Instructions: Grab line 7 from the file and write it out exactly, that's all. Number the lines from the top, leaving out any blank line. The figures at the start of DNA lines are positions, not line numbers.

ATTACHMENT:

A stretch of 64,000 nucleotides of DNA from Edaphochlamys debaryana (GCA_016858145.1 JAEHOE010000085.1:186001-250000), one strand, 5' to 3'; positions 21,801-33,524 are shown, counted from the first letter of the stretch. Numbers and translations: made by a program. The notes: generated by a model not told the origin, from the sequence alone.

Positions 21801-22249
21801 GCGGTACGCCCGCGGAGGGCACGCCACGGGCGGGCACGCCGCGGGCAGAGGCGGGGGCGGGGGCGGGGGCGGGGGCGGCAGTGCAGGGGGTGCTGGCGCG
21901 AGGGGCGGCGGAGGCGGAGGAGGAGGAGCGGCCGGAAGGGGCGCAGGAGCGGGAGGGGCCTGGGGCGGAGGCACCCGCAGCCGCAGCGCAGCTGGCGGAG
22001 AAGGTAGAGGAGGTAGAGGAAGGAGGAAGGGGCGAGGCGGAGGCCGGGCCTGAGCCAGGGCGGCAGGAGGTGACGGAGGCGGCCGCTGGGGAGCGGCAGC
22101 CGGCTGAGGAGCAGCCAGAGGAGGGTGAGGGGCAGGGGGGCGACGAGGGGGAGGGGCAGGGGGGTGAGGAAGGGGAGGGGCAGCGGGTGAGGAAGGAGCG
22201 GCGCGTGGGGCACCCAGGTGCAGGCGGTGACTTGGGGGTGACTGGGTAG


22201 GCGCGTGGGGCACCCAGGTGCAGGCGGTGACTTGGGGGTGACTGGGTAG